The problem with life changing moments is that they don’t always come with flashing neon signs telling you that the decision you are about to make is going to alter the course of your life forever. Sometimes they can be as simple as a ringing telephone, but more on that later.
As we travel the highway of life is that we are not given a roadmap. When you think about it, a roadmap wouldn’t help much anyway since we’re not told our destination nor are we told how long the journey will last. We spend our time relentlessly driving forward into a fog that prevents us from seeing ahead of us. The fog of time is a fickle mistress however – we can’t see what’s coming but what is behind us is there with crystal clarity.
Some of the turns on the road are easy to see. They are well-signed and well-lit, like an interchange on the Interstate. You can’t miss seeing them, even if you don’t know where they will take you. Moving away from your hometown to pursue an education. Asking your girlfriend to marry you. Finding out you are going to have a child. Those are the moments that are clearly marked milestones on the highway of life – you’d have to be looking down and texting on your iPhone to not notice those fall into the “nothing will ever be the same again” category.
Other life-changing moments are much more subtle. Like a gentle curve in the highway, you may not even notice you are turning until you glance at your compass and discover the direction you thought you were heading is not at all where your personal highway has decided to take you.
That brings us back to my ringing phone. It was March of 1995 and I was living in a small two-room apartment in the Kensington district of Calgary. (Yes, I know it is hard to believe that Mr. Rural Smalltown was once a hip urbanite. OK, to be honest I was never hip, but you get the idea…)
I was unemployed and facing another summer of working on a road crew laying down new blacktop. In retrospect it wasn’t a bad job. It paid well and it afforded me the opportunity to travel around the province to every small town you can imagine. The problem with it was that being on the road didn’t allow me to have a home life or – more accurately — the opportunity to develop a home life.
I had recently interviewed for a job at the Lakeside Meat Packers plant in Brooks. I had no desire to work an assembly (disassembly?) line job, but it would give me a chance to settle down into a small town and start building something of a life. On that March morning in 1995 I had a second interview scheduled in Brooks. I was literally walking out my door to start the drive when my phone rang.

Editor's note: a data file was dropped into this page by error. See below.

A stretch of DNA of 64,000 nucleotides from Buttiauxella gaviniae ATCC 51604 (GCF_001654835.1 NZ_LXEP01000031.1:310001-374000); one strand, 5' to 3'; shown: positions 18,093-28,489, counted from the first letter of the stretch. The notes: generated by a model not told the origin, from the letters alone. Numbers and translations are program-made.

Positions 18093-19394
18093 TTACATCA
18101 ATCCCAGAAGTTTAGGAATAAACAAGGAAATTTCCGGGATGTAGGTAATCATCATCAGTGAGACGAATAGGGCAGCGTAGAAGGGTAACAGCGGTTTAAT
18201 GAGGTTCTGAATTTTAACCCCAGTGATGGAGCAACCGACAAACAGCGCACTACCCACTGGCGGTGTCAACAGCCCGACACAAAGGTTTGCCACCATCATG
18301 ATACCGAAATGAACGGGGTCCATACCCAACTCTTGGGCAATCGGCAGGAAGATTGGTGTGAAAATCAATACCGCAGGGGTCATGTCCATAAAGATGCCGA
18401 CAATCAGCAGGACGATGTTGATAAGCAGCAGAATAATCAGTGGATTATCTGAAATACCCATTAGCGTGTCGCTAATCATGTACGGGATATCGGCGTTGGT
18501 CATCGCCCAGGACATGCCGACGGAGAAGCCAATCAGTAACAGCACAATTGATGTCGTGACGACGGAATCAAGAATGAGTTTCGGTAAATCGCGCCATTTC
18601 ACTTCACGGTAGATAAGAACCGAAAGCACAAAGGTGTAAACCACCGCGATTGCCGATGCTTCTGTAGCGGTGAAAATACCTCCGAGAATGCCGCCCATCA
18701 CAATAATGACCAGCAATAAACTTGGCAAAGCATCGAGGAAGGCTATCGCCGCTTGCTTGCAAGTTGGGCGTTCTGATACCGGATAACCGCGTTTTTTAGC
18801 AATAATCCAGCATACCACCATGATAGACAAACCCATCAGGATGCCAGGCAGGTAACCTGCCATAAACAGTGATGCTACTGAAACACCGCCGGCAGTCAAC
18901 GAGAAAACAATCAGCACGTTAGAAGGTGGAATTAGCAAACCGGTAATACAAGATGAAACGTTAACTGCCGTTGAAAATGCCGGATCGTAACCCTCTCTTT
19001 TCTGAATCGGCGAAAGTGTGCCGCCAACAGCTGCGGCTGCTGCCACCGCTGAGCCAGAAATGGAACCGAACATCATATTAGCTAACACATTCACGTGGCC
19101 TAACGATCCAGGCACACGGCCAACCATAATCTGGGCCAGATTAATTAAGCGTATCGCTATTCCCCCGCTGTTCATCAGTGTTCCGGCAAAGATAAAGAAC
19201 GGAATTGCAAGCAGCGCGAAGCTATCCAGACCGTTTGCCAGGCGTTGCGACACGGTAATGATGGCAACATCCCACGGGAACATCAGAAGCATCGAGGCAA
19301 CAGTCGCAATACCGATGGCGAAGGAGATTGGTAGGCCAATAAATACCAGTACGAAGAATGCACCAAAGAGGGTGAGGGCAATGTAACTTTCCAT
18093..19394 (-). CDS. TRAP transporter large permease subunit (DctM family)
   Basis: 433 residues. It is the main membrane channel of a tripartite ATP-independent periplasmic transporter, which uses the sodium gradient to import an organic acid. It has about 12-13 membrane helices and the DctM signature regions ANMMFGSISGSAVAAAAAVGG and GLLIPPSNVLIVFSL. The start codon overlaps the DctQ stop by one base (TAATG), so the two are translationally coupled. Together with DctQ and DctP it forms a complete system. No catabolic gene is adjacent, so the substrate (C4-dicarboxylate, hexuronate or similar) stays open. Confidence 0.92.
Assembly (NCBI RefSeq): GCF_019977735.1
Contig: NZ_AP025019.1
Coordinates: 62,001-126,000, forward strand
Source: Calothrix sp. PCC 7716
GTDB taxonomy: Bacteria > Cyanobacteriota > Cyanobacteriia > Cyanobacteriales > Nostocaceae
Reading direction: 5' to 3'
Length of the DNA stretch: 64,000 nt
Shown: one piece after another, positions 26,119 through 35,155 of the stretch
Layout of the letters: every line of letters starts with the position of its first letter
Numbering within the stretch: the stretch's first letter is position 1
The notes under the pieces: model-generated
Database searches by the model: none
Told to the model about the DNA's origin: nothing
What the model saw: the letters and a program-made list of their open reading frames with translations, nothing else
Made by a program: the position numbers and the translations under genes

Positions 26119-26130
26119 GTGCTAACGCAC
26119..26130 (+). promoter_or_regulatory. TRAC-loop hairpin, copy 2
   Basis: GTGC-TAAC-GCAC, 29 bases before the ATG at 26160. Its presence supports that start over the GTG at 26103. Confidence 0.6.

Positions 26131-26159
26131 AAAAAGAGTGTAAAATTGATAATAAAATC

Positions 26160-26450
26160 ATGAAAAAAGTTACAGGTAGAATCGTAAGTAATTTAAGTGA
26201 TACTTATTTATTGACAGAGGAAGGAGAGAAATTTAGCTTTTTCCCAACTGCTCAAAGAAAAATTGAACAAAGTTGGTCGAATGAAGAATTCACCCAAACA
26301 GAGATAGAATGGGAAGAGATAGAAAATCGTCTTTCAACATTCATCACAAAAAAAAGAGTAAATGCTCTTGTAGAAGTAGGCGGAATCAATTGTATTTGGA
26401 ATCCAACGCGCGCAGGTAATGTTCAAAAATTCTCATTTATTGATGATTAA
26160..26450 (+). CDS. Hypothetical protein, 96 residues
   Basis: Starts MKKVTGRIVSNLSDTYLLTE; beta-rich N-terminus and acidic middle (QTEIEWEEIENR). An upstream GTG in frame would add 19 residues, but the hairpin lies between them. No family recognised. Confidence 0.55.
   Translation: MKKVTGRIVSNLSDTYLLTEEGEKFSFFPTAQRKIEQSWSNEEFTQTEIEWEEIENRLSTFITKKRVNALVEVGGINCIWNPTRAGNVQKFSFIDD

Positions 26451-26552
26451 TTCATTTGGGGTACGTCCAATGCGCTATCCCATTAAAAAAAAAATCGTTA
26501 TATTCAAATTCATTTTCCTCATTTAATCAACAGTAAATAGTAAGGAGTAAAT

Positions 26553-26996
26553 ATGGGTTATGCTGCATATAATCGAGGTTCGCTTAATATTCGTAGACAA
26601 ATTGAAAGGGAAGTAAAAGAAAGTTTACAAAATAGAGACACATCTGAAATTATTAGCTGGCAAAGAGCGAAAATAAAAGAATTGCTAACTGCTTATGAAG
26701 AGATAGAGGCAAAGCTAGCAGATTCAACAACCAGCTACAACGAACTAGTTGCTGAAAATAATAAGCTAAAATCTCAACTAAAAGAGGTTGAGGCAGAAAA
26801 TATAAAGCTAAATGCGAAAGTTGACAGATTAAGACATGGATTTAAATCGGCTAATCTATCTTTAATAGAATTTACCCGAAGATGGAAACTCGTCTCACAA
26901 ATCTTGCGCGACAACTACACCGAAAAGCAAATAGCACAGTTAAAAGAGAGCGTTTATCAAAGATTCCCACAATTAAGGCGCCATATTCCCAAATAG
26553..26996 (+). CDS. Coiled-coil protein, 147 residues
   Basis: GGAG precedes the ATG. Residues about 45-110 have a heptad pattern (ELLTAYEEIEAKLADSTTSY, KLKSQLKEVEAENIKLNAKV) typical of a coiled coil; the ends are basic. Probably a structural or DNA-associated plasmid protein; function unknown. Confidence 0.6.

Now, I’m not sure why I even hesitated. I’ve never been a “telephone person”. I always joke that I am the reason God invented email. But, this time I stopped in my tracks. The phone rang again. I had no way of knowing that everything I have in my life today I owe to the decision I was about to make.
A third ring. I was going to have to move fast if I was going to beat the answering machine.
I closed the door and walked back into my apartment. I picked up the phone just as the fourth ring began sounding.
The voice on the other end introduced itself as Wayne. Wayne had a copy of my resume and wanted to interview me for a job. Hmm, a job in Calgary? There are more women in Calgary than in Brooks. When you are a single male in your early 20s these are the critical factors that influence your decisions. A guy like me needed to play the odds if I was going to ever settle down. “Of course I’d love to come in for an interview.”
He wanted to see me right away. I wrote down the address and returned to the position I had been in just minutes before – heading out the door to a job interview, just not the job interview I had been planning on. You’ve heard of the butterfly effect? Well, that small decision to answer the phone was the butterfly flapping its wings that would eventually cause a hurricane in a few years.
I knew nothing about the company nor the job I had applied for. I had been seemingly been sending out resumes to every classified ad in the newspaper. (Yes, kids, that is how we did job searches before the Internet!) I was going in cold and unprepared.
I met with Wayne. He hired me on the spot. He asked when I could start.
“Well, I’m ready to start first thing tomorrow morning.”
He shook his head. “Not good enough. We need you to start right now.”
I’m sure I must have looked dumbfounded. Sure, why not?
“Go home, pack a bag with enough clothes for the weekend and then get back here. You’re driving with our Sales Manager to a farm show in Grand Prairie and you both need to be there tomorrow morning to set up.”
With that my “career” with International Fertilizer Systems had begun. That’s not the life changing part however.
That moment would come just a few months later when we hired a new receptionist. She walked into the lunch room where I was sitting with some of the guys before work having coffee. She poured herself a coffee and then walked out without saying a word. I turned to one of the other guys and asked “Who was THAT?”
“That’s Shirley. The new girl we hired. Why?”
I simply responded with “Oh, no reason…it’s just that I’m going to marry her one day.”
Everyone snickered and gave me that eye-rolling look that said “Yeah, good luck with that, buddy.” It took me nearly three years but I got the last laugh on them – I did end up marrying that woman. That in itself would set into motion an entire chain of events which would bring me to where I am today. But, that’s a tale for another day.
One phone call. No flashing neon signs. No indication that I was about to change everything. Just a simple ringing phone and one man’s decision to answer it. That’s all it took to alter the course of my life.